2021 is the year we wave goodbye to disposables and say hello to reusables!
The first step to living a low-waste lifestyle is to cut back on single-use plastic, so you can reduce your carbon footprint and save the world from unnecessary waste. Simply replacing one of your everyday disposable items with a reusable one can make a big difference in offsetting your environmental impact.
Ready to kickstart your journey to sustainability? Here are 10 disposable items you can easily swap out for more eco-friendly (and cost-efficient) options today
While most single-use Ziploc bags are recyclable, a lot of them don’t get recycled because the plastic gets caught in recycling machinery, damaging equipment. So where does it end up? In the trash, which then gets dumped in landfills. Make the planet a little greener by replacing your disposable Ziploc bags with reusable snack bags made with eco-friendly material the earth will love. Not only are they super stylish, but they’re also really easy to clean.
Plastic wrap may save your sandwich, but it won’t help the planet. Instead of using a disposable kitchen staple that contributes to microplastics in our oceans, we suggest reaching for beeswax food wraps. Not only are they eco-friendly, they’re also cost-efficient and come in a bunch of fun colours and patterns—so you can wrap your food in style.
Did you know? 57 million straws are used daily in Canada. Single-use plastics like straws make up the most of plastic litter found in freshwater environments like our lakes, rivers, and streams. Sip sustainably using these fun, eco-friendly options made for the straw-obsessed:
Disposable napkins and paper towels result in 254 million tons of trash globally, every year. Swap your paper towels and napkins out with towels made from high-quality, quick-drying microfibre, which are more environmentally friendly and offer numerous benefits you won’t get with paper ones:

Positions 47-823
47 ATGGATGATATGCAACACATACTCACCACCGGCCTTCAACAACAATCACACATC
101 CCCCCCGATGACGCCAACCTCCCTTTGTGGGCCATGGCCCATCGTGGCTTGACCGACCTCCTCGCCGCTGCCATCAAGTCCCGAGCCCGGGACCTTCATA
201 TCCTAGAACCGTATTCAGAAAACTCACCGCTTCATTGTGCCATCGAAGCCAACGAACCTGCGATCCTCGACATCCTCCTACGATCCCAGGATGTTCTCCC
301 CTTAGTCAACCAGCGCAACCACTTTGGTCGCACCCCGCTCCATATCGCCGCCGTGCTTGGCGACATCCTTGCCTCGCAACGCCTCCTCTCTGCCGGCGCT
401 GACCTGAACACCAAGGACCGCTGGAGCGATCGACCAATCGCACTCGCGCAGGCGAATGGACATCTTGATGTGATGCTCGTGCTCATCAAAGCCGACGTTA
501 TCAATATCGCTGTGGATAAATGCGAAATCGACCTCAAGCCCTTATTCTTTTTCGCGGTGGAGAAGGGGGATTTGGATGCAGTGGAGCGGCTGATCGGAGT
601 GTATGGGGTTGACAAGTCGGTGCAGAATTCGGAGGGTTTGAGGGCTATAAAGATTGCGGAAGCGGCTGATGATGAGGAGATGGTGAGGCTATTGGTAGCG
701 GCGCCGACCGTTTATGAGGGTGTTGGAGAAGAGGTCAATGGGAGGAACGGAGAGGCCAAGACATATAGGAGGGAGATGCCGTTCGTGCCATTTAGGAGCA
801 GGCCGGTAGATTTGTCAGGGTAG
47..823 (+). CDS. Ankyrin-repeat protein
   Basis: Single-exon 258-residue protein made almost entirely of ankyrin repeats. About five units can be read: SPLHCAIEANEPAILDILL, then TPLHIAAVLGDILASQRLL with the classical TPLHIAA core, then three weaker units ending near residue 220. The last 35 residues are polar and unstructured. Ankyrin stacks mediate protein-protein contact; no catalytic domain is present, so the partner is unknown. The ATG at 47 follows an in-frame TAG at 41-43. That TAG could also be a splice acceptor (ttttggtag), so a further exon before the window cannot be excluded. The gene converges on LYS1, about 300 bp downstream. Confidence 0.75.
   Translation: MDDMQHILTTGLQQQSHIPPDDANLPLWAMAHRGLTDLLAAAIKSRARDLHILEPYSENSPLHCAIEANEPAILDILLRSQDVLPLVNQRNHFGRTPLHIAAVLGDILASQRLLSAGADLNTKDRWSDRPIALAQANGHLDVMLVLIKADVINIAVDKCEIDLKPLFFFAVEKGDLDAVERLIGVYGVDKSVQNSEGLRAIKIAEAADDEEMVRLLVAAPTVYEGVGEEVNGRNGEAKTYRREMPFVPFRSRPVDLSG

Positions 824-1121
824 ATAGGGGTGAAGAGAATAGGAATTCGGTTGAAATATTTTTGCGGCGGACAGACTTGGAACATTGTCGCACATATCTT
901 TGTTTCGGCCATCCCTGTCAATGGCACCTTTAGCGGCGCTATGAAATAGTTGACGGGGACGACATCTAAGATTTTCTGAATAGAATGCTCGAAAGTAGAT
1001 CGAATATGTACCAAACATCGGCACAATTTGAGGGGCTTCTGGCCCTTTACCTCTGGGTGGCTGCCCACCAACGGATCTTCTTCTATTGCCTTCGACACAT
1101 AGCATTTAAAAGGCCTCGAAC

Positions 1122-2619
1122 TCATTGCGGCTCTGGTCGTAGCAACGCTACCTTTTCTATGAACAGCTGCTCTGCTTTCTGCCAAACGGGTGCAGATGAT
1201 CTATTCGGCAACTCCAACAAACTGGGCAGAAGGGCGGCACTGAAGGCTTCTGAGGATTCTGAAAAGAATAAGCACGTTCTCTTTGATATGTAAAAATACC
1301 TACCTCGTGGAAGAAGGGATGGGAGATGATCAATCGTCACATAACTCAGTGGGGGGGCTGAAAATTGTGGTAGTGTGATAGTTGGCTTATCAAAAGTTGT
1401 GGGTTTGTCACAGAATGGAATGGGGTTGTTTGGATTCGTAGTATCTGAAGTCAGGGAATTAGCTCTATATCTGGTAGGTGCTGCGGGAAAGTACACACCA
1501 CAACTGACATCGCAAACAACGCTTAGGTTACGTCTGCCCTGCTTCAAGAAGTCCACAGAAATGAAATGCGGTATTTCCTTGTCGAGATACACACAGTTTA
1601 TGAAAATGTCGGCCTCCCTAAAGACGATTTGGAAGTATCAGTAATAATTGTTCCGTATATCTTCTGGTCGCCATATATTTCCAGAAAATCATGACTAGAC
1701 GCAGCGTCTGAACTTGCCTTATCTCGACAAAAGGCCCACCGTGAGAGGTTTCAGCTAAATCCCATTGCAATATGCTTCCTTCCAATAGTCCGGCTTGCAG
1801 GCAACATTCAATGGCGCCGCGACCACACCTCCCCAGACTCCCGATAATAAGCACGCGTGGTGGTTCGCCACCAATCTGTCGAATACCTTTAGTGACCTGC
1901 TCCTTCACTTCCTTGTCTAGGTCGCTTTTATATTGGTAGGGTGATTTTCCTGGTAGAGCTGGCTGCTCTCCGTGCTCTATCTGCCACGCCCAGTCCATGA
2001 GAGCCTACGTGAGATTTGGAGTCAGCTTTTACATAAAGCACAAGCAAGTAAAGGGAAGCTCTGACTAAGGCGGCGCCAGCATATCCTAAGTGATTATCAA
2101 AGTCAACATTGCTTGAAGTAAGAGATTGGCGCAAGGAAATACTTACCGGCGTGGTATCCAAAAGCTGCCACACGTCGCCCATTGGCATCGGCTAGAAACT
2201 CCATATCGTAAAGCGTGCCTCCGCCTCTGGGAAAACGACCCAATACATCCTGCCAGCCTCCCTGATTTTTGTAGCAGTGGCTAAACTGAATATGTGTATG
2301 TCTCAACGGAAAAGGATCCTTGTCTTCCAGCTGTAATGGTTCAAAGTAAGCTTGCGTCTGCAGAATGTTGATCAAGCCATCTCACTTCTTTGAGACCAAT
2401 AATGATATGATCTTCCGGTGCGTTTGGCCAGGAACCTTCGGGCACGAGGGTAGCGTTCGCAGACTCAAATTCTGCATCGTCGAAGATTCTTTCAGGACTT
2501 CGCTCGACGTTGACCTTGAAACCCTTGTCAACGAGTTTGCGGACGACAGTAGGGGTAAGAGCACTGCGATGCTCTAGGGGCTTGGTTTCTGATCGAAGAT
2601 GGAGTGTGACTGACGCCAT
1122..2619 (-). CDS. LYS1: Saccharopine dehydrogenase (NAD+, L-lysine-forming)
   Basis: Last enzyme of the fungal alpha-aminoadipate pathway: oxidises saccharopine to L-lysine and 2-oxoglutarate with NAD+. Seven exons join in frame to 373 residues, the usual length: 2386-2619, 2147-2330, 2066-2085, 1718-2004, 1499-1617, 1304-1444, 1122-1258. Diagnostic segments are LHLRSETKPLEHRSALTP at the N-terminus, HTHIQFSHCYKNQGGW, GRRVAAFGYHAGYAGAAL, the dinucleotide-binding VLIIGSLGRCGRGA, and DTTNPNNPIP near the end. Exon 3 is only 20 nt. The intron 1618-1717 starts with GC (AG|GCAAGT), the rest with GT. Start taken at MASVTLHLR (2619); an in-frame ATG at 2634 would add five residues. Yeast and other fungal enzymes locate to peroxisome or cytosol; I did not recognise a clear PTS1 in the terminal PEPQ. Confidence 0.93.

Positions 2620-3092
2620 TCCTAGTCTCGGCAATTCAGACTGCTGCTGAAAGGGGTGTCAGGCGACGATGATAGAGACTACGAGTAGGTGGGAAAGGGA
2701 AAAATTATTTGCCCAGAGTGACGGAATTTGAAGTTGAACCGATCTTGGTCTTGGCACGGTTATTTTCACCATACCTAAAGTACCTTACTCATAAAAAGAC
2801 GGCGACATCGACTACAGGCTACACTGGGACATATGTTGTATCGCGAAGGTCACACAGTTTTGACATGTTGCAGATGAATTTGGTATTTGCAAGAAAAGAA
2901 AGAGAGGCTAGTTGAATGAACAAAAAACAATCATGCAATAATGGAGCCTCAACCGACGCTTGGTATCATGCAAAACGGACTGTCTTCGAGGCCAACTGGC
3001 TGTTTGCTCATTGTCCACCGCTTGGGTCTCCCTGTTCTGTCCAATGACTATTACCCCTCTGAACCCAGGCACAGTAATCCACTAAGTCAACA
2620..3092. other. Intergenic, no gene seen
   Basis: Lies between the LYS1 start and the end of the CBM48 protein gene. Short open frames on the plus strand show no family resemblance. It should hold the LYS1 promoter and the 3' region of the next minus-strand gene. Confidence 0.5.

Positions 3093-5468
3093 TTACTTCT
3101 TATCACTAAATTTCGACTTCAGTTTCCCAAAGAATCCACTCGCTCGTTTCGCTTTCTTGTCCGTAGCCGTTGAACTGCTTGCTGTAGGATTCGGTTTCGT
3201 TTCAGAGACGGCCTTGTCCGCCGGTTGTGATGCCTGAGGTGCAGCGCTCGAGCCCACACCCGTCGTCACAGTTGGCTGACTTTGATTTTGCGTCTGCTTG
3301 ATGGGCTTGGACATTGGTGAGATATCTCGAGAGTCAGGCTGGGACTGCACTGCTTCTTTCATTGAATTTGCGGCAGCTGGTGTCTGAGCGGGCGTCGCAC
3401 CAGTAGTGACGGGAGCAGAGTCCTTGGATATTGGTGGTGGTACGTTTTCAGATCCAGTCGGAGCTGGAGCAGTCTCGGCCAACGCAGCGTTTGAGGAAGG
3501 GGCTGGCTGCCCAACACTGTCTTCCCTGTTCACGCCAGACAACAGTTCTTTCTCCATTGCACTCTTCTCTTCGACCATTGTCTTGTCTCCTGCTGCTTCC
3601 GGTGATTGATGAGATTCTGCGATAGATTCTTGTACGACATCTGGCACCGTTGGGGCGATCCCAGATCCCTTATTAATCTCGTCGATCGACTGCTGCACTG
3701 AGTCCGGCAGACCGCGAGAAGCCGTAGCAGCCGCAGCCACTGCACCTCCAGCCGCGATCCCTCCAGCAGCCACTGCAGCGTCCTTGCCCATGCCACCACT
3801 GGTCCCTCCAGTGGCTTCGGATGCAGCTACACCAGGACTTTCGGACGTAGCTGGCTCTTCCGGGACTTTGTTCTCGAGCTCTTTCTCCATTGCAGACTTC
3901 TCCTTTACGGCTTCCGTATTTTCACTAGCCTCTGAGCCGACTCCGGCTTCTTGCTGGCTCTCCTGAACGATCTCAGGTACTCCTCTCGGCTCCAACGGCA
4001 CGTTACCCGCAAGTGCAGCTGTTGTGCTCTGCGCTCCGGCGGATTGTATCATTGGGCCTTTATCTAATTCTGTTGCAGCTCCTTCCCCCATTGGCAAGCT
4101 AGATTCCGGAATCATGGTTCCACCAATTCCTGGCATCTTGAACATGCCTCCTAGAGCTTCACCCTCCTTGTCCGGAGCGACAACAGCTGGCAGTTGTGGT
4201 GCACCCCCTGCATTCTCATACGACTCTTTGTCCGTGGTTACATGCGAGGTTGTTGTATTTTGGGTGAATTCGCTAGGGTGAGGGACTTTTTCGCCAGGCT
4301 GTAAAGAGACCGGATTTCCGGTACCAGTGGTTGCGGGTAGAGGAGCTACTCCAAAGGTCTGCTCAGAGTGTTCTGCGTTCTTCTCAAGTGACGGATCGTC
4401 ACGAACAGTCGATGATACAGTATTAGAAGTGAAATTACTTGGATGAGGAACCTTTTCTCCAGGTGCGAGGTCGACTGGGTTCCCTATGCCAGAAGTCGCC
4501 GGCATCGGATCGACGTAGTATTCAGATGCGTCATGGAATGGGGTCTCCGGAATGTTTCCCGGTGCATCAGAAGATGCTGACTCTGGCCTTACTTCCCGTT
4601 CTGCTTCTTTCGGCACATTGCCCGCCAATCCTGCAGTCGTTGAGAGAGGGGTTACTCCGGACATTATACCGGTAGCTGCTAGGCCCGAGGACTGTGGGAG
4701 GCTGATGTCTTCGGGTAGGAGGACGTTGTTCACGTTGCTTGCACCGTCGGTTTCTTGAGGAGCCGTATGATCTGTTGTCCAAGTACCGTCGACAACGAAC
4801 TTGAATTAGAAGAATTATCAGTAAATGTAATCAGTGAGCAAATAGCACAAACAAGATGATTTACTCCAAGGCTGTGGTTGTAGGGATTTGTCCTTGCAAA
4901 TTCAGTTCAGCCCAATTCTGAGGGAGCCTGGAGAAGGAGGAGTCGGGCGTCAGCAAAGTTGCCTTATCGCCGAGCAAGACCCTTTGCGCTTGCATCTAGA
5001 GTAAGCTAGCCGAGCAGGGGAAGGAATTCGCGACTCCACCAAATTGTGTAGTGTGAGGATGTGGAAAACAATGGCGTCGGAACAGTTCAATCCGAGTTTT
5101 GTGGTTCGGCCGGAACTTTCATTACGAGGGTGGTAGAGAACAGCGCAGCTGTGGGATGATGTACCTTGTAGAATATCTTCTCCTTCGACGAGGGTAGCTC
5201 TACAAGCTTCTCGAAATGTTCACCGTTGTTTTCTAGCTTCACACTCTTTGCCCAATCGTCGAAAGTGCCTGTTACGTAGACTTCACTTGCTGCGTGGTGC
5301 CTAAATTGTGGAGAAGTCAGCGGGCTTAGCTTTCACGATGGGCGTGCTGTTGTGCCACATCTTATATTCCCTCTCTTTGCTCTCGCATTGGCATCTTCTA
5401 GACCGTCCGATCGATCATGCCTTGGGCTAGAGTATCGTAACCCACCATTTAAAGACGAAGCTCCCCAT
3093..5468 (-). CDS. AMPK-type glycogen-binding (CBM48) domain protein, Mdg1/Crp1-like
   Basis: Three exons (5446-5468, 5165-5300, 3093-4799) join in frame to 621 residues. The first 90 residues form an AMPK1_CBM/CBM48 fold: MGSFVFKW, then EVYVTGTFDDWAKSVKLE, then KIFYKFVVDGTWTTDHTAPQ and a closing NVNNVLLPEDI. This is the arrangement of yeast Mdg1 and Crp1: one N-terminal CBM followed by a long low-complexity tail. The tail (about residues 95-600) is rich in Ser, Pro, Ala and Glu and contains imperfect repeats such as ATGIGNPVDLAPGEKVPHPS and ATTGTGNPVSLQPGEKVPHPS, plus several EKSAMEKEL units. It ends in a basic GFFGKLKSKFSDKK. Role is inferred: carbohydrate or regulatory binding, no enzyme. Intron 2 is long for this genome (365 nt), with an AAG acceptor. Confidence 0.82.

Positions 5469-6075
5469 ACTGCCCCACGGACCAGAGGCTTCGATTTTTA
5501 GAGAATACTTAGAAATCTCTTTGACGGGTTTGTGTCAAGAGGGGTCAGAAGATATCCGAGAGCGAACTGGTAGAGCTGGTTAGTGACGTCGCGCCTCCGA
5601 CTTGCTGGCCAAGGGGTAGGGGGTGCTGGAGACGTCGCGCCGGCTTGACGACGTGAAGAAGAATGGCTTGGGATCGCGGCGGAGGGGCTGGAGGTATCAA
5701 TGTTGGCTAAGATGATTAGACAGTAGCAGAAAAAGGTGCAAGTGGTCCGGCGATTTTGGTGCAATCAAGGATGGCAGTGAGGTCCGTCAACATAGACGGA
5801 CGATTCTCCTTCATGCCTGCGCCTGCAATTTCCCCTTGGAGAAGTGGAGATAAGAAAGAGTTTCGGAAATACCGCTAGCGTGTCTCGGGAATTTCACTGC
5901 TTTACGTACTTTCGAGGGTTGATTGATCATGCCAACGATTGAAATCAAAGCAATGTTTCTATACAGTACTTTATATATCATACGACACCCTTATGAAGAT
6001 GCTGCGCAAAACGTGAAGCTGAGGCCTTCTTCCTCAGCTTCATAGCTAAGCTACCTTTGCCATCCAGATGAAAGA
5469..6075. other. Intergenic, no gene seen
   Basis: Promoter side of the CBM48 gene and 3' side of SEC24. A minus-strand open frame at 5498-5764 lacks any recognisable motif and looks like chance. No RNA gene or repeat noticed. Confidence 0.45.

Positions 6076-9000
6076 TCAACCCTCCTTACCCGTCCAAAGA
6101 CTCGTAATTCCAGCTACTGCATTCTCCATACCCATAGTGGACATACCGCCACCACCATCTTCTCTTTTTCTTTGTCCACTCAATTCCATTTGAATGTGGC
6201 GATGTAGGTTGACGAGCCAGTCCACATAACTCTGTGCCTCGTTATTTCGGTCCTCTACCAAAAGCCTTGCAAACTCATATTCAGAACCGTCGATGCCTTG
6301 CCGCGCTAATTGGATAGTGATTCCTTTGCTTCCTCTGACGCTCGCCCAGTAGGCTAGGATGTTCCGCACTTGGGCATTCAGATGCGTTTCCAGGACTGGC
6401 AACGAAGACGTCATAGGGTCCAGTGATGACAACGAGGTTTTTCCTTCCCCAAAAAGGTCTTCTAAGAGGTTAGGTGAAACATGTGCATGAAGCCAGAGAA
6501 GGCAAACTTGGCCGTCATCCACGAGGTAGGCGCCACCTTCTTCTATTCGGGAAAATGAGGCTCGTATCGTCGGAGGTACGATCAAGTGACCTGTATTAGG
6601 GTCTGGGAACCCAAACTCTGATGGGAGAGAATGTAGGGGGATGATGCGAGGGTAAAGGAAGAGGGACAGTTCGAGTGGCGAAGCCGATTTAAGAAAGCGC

Most makeup wipes are single-use and often get flushed down the toilet or thrown in the trash, only to wind up in landfills where it takes years for them to break down. Give the planet a break by using reusable microfibre cloths and washable pads, which makes removing makeup a cinch! Bonus: they’re much easier to clean than standard washcloths and are gentler on your skin.
Replace your disposable dryer sheets with a cheaper (and healthier) sustainable alternative like wool dryer balls. They’re easy to use and great for catching lint and reducing static. If you’re looking for the greenest option out there, nothing beats air drying your clothes. Though we recommend only doing that during warmer seasons.
Fun fact: a family of four can save $6,180 per year by simply switching out bottled water for a reusable bottle made of stainless steel or BPA-free material. If you don’t like tap water, then install a water filter. It’s still a greener and more cost-effective solution than buying plastic bottles of water that will only wind up in a landfill or floating in our oceans.
You might be surprised to know that most paper filters are bleached with chlorine, which is harmful to the environment when thrown out. For a more sustainable option, reach for a reusable coffee filter. 1 reusable coffee filter can replace approximately 365 disposable coffee filters per year. If you’re having trouble getting your hands on a reusable filter, then buy unbleached filters, which are not as good sustainable ones, but still better than bleached paper filters.
We’ve got news for you: The pump for your soap dispenser is not recyclable.
Instead of buying soap bottles that can’t be fully recycled, buy your soap in bulk. That way you can either refill your existing container or purchase a reusable soap dispenser made of glass and fill that one up.
If you don’t own a reusable bag, what are you waiting for? 15 billion plastic bags are disposed of every year in Canada, making single-use plastic one of the biggest contributors to global waste. Not only are reusable bags more durable, they’re also machine-washable, flexible, super stylish and come in materials like canvas, cotton, jute or polyester. Best of all, many are cheap and can be bought at your local grocery store. How convenient is that?
Changing your habits won’t happen overnight. Start by making a list of all the disposables you use at home and tackle them one at a time. It’s important to start small and work your way up. Before you know it, you’ll be living a more sustainable life that results in less waste and a happier, healthier planet.
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